Isaiah Kuperstein, who served as executive director of the Baltimore District chapter of the Zionist Organization of America (now known as the Baltimore Zionist District) from 1990 to 1993, died on Apr. 4 after a 10-day battle with the coronavirus.
A resident of Carmel, Ind., Kuperstein was 70. Because of the pandemic, he died alone in a Indianapolis hospital’s intensive care unit, with family members listening to his last moments on a phone held by a nurse who was also holding his hand.
“He had a very strong personality,” Elana Kuperstein, his wife of 43 years, told National Public Radio on Apr. 11. “Anybody who would meet him remembers him almost like a force of nature. He was very loving, was never afraid to express his love to me and to his boys. And on a personal note, he was really the best thing that happened in my life. And I always relied on him.”
A Haifa native, Kuperstein was the son of Holocaust survivors who moved to Israel after World War II and then immigrated to the United States. He was a graduate of Johns Hopkins University, with a bachelor’s degree in history, and earned a master’s degree in Jewish history from Columbia University. He also had a diploma in Polish studies from Jagiellonian University in Krakow.
In September of 2017, Kuperstein was named a research fellow at the Jewish studies program at Indiana University. His topics of research focused on the Jews of Galicia in the 18th century and testimonies of Jewish Holocaust survivors.
Prior to coming to the Baltimore ZOA, Kuperstein served as the first director of education at the U.S. Holocaust Memorial Museum in Washington, D.C. He was a co-curator of “Remember the Children: Daniel’s Story,” the museum’s primary exhibition for young people, which helped educate countless children about the Holocaust.
In addition, Kuperstein was the founding director of the Holocaust Center of Greater Pittsburgh. He also served as a High Holidays cantor at a congregation in Gloversville, N.Y.
During his tenure at the Baltimore ZOA, Kuperstein worked on myriad issues related to Israel, Zionism, and the local Jewish community and community at large. The issues included the Oslo Accords, the first Bush administration’s rejection of loan guarantees to Israel, and the United Nations’ decision to rescind its 1975 resolution equating Zionism with racism.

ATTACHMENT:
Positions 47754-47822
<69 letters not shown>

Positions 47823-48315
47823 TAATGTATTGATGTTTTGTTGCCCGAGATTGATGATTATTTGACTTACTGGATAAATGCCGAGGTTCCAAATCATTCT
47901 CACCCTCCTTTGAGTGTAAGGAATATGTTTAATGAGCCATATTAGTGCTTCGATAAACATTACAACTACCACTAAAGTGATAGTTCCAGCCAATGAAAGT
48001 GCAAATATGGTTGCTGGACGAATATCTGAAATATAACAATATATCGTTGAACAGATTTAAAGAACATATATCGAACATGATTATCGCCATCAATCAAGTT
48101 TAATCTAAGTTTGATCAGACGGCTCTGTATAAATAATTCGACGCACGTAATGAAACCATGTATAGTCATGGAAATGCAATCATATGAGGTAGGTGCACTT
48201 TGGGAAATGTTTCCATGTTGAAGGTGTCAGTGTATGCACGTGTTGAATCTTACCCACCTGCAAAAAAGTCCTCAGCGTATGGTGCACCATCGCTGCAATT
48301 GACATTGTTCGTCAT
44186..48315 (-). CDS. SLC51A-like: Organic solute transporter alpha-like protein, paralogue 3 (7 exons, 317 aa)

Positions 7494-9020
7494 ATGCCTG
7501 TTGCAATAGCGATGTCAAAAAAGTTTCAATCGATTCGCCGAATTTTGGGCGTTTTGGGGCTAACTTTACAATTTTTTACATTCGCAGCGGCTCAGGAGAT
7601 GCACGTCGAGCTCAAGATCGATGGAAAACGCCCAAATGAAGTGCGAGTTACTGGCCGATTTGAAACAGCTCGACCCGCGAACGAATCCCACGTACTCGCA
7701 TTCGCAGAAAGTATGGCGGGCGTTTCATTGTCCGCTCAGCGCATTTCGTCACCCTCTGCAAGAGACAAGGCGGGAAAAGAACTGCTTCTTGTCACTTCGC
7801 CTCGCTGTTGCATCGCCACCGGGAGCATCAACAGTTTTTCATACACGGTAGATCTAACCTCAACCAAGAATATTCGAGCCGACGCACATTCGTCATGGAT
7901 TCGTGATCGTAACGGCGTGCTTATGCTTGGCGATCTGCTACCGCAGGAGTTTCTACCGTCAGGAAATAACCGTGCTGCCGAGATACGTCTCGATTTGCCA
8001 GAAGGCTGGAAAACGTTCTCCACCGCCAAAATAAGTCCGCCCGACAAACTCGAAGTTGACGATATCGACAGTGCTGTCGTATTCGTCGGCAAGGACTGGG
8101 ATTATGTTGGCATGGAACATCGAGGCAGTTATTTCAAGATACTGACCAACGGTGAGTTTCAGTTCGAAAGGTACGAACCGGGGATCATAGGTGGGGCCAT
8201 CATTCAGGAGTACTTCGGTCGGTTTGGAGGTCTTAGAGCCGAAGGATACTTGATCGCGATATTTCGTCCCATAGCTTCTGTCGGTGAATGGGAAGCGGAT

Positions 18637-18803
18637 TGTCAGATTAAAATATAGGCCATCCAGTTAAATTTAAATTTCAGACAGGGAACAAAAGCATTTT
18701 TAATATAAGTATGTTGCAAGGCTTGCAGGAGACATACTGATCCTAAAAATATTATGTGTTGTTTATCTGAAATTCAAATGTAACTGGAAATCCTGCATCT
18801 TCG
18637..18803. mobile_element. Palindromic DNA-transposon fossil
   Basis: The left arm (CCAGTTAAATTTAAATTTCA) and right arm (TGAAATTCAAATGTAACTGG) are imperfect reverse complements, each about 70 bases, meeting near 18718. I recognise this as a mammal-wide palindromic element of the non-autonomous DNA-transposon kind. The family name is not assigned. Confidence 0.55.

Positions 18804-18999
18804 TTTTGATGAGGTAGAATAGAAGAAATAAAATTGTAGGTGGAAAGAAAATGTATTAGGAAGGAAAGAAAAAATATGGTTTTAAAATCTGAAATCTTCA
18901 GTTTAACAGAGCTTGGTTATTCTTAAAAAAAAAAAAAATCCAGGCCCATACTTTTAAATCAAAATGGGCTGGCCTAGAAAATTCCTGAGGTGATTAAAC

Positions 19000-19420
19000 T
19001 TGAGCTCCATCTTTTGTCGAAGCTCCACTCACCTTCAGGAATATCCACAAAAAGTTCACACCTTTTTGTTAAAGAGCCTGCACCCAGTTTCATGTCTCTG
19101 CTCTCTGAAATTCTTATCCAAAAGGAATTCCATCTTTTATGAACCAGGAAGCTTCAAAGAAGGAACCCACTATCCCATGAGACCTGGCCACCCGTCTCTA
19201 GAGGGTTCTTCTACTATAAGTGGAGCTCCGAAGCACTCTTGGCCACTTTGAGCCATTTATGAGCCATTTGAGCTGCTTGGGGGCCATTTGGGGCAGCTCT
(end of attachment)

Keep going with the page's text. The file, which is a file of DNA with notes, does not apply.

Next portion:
“It’s long overdue, and I’m elated,” he told The Sun at that time about the U.N. decision. “How can anyone call Israel racist when it has recently rescued some 20,000 Ethiopian Jews and welcomed them in?”
After working in Baltimore, Kuperstein moved to the Indianapolis area and became president and owner of Double 8 Foods, a chain of grocery stores serving inner city neighborhoods. The business was started in 1957 by his wife’s great-uncle, Zoltan Weisz, a Hungarian-born Holocaust survivor.
During his decades in Indianapolis, Kuperstein’s lay leadership in the community included serving on the board of the Mapleton Fall-Creek Development Corp. and as president of the Temple Heritage Center. He also served on the board of Beth-El Zedek Congregation and on the Holocaust Memorial Committee of the Indianapolis Jewish Community Relations Council.
Besides his quick mind and lifelong love of Jewish learning, Kuperstein was known for his big, booming voice, amiable manner and big personality. But those closest to him appreciated his softer side, a quality that came across in the way he treated his Israeli-born wife, Elana, a former spokesperson for The Associated: Jewish Federation of Baltimore.
Even after 43 years of marriage, Kuperstein still called her his “bride” and often held her hand in public.
Kuperstein’s son, Adam, said his father was highly committed to raising his own children with a strong sense of Jewish identity. Every Friday night, the family celebrated Shabbat by reciting the traditional blessings and telling stories about Israel.
“He can absolutely rest easy that he succeeded in starting Jewish family traditions that will be passed on,” said Adam Kuperstein, an Emmy Award-winning WNBC-TV anchor and reporter in New York.
As a grandfather, Kuperstein continued passing on Jewish traditions with his unique energy and gift for entertaining. At Passover seders, he would use silly voices for different characters in the Passover story, dazzling his grandchildren.
Kuperstein’s favorite holiday was Passover. The first Passover without him was difficult, Adam Kuperstein said, but the family honored his memory by holding a seder, which they knew would be important to him. They also watched videos of seders past.
“My dad videotaped everything,” Adam Kuperstein said. “We used to get annoyed about it, but now I’m so thankful that he did.”
Kuperstein is survived by his wife; his sons, Adam and Daniel; his sister, Leah; his mother, Rachel Markowitz; and his five grandchildren, Jordyn, Berkley, Rafaeli, Odelia and Chloe.
Contributions in his memory can be made to the Congregation Shaarey Tefilla, 3085 West 116th Street, Carmel, Ind. 46032.
This article was culled by a report from Jennifer Richler, who writes for the JTA global Jewish news source, and other media outlets.